To be honest, I’m a little bored with the last two episodes. Something is not working for me, but I can’t put my finger on what it is. Nevertheless, there’s a couple of interesting ideas in this plot arc that carry interesting subtext.

The Doctor is so accustomed to rescuing everyone, it’s a great dynamic to turn that around and make him incapable of rescuing himself, due to his own pride. His blindness is literal, but also can be metaphorical in how he chooses to view the world, sometimes with unrealistic expectations. It reminds me of our tendency as humans to wear masks, to pretend we are someone we are not, in order to cover up our own insecurities. Sometimes, humans react the strongest to the most brutal truths about themselves; because once you say it, as Nardole told the Doctor, “it becomes real.”

There is the chosen blindness we let guide us through the world, looking away from or staring right through things that make us uncomfortable, instead of confronting them; and the social blindness aimed at the greater humanitarian needs in our society. How often have we pretended not to notice the homeless person standing on a street corner begging for money? By contrast, how often have we chosen to mask our own blindness, our own insecurities, deficiencies, and flaws, under pride? C.S. Lewis said the world is a battle of egos; that our ego is in constant competition with everyone else’s. I have to be right. I must be right. I demand respect. I do not want you to rescue me. I will not admit how much I need you.

Or maybe that’s just me.


I do not always like the person I see in the mirror, so I hide behind false blindness, but rather than ignore my flaws, I exaggerate them until they fill my entire worldview. I am relentlessly self-critical, beyond the bounds of any nasty thing anyone could ever say about me; but in doing so, rather than being humble, I am actually engaged with my pride. You see, I have decided that if anyone is going to rake me over the coals, I am the only person qualified and important enough to do it. Worse, much like the Doctor… I like to play God in my own life. How so? By deciding how He feels about me, with zero evidence to support it. By choosing to believe He has a negative perception of my flaws. By discounting all the verses about His love, in favor of fearing His wrath, or believing He stands over me with a divine switch, waiting for me to tell a lie, or watch something I shouldn’t, or have a Bad Thought.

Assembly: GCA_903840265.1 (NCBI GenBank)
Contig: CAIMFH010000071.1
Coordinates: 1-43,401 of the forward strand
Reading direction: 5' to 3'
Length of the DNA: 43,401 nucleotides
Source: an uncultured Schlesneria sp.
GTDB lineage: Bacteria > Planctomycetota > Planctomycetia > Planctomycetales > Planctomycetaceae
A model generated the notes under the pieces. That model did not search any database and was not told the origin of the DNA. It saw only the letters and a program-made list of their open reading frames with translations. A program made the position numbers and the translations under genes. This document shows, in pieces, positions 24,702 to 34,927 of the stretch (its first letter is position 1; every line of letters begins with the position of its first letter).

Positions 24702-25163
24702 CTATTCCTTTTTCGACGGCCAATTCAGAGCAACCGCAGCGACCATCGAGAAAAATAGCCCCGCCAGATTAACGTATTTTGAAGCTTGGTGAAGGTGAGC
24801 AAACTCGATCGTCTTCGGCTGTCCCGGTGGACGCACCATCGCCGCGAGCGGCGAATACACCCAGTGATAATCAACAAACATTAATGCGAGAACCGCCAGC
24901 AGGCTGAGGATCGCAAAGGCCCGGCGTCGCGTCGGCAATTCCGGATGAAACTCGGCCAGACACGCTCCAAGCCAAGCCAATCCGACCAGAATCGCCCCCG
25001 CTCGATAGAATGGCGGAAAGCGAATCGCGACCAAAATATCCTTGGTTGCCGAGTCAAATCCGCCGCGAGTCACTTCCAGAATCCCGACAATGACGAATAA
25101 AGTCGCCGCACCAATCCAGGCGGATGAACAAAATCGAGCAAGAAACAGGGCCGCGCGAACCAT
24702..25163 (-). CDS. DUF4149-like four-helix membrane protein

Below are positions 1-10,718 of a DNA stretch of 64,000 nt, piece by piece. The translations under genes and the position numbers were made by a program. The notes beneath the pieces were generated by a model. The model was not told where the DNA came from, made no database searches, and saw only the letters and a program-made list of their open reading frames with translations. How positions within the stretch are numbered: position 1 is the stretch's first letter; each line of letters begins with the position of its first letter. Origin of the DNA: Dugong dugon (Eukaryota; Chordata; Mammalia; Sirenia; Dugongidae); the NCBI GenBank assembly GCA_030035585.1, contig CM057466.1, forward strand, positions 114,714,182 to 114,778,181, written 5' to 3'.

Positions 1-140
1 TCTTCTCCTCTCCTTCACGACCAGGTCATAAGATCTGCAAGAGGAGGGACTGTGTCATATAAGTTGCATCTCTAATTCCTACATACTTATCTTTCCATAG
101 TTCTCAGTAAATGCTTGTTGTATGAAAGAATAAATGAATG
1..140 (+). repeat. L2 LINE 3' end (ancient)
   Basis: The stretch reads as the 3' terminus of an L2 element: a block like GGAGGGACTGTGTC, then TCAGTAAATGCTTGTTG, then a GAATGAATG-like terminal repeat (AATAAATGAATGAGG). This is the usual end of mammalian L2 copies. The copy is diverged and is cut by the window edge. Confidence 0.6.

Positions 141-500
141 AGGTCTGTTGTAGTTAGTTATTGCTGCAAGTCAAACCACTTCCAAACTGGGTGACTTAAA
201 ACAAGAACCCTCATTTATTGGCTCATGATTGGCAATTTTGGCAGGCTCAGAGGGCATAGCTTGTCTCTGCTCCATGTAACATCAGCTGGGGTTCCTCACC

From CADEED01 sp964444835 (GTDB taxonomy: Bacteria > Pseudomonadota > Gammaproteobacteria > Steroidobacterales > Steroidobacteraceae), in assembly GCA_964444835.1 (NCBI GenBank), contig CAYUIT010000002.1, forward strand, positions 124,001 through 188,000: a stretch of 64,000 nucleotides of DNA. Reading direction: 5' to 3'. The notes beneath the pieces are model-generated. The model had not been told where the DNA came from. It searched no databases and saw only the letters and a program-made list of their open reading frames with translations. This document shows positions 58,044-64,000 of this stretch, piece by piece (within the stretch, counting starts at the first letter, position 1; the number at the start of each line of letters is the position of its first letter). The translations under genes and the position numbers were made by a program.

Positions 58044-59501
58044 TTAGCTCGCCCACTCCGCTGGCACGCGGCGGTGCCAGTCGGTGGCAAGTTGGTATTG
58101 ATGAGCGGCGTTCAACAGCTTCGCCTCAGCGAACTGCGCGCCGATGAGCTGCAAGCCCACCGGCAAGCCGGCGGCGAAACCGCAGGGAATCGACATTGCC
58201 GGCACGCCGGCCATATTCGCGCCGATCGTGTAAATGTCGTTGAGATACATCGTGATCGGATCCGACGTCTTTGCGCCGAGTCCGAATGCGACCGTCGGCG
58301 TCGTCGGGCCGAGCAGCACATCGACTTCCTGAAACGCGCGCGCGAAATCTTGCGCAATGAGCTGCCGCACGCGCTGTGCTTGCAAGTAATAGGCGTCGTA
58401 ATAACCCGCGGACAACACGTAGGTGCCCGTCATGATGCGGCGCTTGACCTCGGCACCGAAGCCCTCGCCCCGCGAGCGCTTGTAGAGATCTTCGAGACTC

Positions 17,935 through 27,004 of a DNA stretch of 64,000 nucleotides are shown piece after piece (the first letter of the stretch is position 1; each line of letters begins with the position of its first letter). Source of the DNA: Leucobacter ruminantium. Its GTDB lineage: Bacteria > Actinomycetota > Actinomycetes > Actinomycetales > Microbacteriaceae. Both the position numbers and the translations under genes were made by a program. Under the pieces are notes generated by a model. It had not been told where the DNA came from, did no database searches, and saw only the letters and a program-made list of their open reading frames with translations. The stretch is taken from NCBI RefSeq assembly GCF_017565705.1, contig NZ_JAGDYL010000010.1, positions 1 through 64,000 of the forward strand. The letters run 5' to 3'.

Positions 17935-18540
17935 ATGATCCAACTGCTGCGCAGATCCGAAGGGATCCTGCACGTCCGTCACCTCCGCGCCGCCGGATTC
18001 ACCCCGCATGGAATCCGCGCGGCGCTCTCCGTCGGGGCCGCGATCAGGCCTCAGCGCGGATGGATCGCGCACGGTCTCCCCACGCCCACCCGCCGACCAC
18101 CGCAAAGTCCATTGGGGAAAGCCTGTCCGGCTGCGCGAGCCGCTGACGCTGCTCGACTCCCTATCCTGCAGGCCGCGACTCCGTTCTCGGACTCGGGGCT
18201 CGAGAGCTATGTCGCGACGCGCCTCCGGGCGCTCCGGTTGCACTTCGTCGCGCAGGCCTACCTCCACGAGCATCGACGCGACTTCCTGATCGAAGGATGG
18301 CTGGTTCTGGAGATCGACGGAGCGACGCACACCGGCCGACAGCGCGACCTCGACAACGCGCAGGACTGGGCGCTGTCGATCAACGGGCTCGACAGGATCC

I do not know the mind of God; that is incredible arrogance. I only know my perception of God. And it may very well be … false. I can paw at the door handle all I want, but until I open my eyes, until I can see the truth, I am blind.

The second philosophical angle in this episode revolves around the theme of “consent”; when the humans wanted to hand over their liberty to be “saved” (and “consent” out of love instead of fear), I thought, “How like humans.” They have done this for centuries, they will do it for centuries more. Want a recent example? Sure, take our freedom. Search our luggage. Scan our shoes. Pat us down. X-Ray our bodies. Have the power to put us off airplanes. Just keep us safe. Here’s our rights. Do with them as you will! I will trade my freedom for safety.

Somewhere, our Founding Fathers are beating their head against a divine wall. If such words existed back in his day to express frustration with the masses, Ben Franklin might even call us “chicken shits.” But, aside from that point, let’s talk about love meaning consent, and consent meaning love.


“Consent” is a sexually charged word in our society; either you “consent” to sex, or you don’t, and for too many young people, the line is blurred with consent. I cannot believe this is a coincidence, but I’m not sure I like the analogy. (Sex does not always have to involve love; in an ideal society, that is the case, but we live in the Real World where sex is recreational.) But, in a weird way, you could draw a religious analogy from it; Bill consents, she forsakes her freedom, out of love. She loves the Doctor so much, she risks the world to save his life.

Christians often say you must lose your life to find it; that our lives are an endless sacrifice of self, in order to bring about a better version of ourselves. But how many believers have “consented” over the centuries not from love, but fear? Did the masses in the middle ages love Jesus, and earnestly believe love, forgiveness, and peace were the perfect model for a higher society, or did they surrender out of fear because the Church warned them about eternal hell, damnation, and suffering in the world to come unless you were not “on our side”?

Why, as a Christian, do you make the choices you do; is it out of love for God that you abstain from sin, or because you’re afraid of the consequences? The villains this past week are right: fear is not love.

I wish I knew when that transition happens, or how to shift toward it: the moment where I can finally let go of my inborn, Baptist-raised fear and live a moral life not because it’s how I was raised, or because I’m afraid not to, but because I want to, for no other reason than a love for the divine being who gave me life.